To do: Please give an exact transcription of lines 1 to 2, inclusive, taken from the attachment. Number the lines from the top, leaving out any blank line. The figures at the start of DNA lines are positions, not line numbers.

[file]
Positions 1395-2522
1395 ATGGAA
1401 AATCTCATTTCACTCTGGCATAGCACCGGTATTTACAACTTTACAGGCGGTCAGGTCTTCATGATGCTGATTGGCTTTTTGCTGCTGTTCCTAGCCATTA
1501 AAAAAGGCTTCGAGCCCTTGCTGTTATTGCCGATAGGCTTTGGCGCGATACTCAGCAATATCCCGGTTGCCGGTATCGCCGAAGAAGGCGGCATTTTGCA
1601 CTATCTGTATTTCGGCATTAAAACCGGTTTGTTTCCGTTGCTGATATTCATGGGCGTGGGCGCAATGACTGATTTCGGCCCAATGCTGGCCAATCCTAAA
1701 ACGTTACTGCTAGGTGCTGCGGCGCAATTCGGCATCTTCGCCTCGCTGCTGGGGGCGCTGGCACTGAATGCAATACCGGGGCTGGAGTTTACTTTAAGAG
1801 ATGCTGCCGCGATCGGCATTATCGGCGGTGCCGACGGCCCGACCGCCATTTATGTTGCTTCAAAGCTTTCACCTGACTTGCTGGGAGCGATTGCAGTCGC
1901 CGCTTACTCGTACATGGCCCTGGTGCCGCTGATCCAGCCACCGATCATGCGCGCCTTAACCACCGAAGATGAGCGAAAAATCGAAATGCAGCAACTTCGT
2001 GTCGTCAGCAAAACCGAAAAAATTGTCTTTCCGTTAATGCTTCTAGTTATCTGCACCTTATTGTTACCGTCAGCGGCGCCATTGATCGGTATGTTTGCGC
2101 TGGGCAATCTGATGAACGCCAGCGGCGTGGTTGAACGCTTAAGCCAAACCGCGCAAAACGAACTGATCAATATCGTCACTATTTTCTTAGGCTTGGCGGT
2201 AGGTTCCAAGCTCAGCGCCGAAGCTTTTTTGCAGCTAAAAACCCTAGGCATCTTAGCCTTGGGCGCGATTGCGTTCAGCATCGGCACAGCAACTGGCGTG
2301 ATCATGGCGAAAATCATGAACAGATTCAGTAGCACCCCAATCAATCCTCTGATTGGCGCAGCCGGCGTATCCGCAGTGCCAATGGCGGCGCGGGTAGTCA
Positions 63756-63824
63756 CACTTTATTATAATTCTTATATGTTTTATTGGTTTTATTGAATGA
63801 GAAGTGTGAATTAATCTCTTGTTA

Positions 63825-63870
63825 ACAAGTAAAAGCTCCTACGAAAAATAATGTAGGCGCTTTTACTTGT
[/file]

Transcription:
Positions 1395-2522
1395 ATGGAA